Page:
But it was the innate idealism of these musicals that gave them such a transportive seduction. The embedded tension within the musical was always between an ideal and a hard reality, where the protagonist must make a choice between the two. I often think this is where we find ourselves – trying to reconcile what we believe ought to be true . . . with what persistently insists on being our reality. So as it is in all good story telling, we identify with the protagonist, and are seduced into embracing the romantic notion of ideal . . . even when the ideal is a little skewed.

One of my favorite musicals was Brigadoon — Gene Kelly and Cyd Charisse singing and dancing across the heather of the Scottish highlands . . . a Hollywood sound stage, no doubt. Here’s a synopsis: A country parish priest prays that his little village wouldn’t become spoiled by the corrupt world outside the village. So as the evening comes, the village disappears into the night mist for hundred years, only to reemerge for a single day every hundred years, thereafter. Gene Kelly and Van Johnson, a couple of New York businessmen happen upon this quant village of Brigadoon, and the story unfolds.

brigadoon-jane-heronBecause the village only appears for a day once every hundred years, the theory is that it can never be in any given era longing enough to become corrupted. So Kelly, being our protagonist, begins to feel the tension between his life in New York City and this dream like, simple antiquated life. The utopic notion that life could remain as an unspoiled happily ever after, always seems like an echo from Eden calling us home. So if this is our native longing . . . what’s not to love?

Dreaming of a better world may seem innocent enough, until you realize that’s what every despotic regime leverages when making its case for being in power. But as history is faithful to remind us — every effort to recreate Eden has always ended up being just another iteration of the Tower of Babel . . . and some of them even invoking the name of God when imposing their distorted world view.

So when I hear Christians talking about wanting to make this a Christian nation again, I am given pause – because what I often hear next has more to do with their moral concerns and preferences, than desiring that an intimacy with Christ would be discovered by those who have lost their way. In truth, Christ was more often found in the company of disenfranchised sinners than those who thought Rome should be over thrown because of its moral deficiencies. So my question is – What do you want more, a Christianized culture . . . or more Jesus? The seduction is to believe that they are one in the same.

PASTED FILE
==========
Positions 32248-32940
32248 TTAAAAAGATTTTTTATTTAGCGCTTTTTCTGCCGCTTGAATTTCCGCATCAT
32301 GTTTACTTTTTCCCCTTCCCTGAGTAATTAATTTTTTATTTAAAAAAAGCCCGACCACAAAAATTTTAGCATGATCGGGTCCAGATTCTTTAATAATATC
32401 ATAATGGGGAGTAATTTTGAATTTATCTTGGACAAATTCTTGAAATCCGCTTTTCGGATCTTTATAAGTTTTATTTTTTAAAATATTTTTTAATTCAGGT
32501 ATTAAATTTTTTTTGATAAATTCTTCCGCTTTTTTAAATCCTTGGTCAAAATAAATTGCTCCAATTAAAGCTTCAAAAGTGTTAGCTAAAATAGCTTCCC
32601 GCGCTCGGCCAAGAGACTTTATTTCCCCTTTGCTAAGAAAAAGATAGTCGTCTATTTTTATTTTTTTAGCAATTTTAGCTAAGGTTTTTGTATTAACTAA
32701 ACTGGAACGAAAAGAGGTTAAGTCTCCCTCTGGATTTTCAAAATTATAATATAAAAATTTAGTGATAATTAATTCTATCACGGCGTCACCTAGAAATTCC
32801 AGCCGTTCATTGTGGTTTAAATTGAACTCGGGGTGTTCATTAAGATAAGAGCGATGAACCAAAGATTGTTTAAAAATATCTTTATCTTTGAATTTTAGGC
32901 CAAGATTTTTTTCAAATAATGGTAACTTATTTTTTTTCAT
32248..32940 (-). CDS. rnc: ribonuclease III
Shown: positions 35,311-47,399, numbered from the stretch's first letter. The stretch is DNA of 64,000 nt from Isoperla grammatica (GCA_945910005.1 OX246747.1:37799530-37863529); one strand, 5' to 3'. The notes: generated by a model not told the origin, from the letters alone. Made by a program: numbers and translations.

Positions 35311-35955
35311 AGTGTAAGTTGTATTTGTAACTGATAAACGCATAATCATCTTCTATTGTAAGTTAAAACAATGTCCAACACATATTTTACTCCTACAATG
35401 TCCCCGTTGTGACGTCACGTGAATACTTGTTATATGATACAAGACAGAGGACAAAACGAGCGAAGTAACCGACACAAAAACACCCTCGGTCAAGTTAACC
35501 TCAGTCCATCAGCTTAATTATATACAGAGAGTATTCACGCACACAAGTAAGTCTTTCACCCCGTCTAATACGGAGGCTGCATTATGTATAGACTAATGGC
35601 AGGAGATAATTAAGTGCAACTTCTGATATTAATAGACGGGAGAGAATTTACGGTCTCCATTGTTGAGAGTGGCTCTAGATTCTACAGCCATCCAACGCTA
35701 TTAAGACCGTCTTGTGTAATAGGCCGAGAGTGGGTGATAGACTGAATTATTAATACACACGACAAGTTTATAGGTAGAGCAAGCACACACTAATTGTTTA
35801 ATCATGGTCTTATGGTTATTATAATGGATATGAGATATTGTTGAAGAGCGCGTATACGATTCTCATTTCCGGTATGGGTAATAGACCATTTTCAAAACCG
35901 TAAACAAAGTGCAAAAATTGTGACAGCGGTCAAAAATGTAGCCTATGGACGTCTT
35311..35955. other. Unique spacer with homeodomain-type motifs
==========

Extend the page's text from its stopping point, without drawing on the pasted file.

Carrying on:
Here’s an enchanting dance scene from the movie . . .

The Seduction of the Faithful Few (1 of 9)

It makes no difference whether it’s a radical political group like Antifa or the White Nationalists, or a religious cult like the Westboro Baptists – the origins of these groups usually follow a discernable pattern. One or two charismatic individuals create a distinctive out of their own disproportionate response to a concern that may or may not be valid – and before you know it, they have a following, willing to do and say unthinkable things. My question is — what is it that draws people into such radical fringe beliefs?

Undoubtedly, there is some element of predisposition – but that doesn’t really explain their willingness to identify with groups that are so far outside the normative spectrum of beliefs and behaviors. Perhaps they already saw themselves as being socially disenfranchised – but that still doesn’t explain their affiliation with such groups. Could it be that there’s an anthropological group dynamic in play here – fueled by the need to belong? A sense of belonging that isn’t so much predicated on the particulars of the philosophy, as it is about being part of the faithful few who are willing to stand up and fight for a cause – no matter how ill-conceived that cause.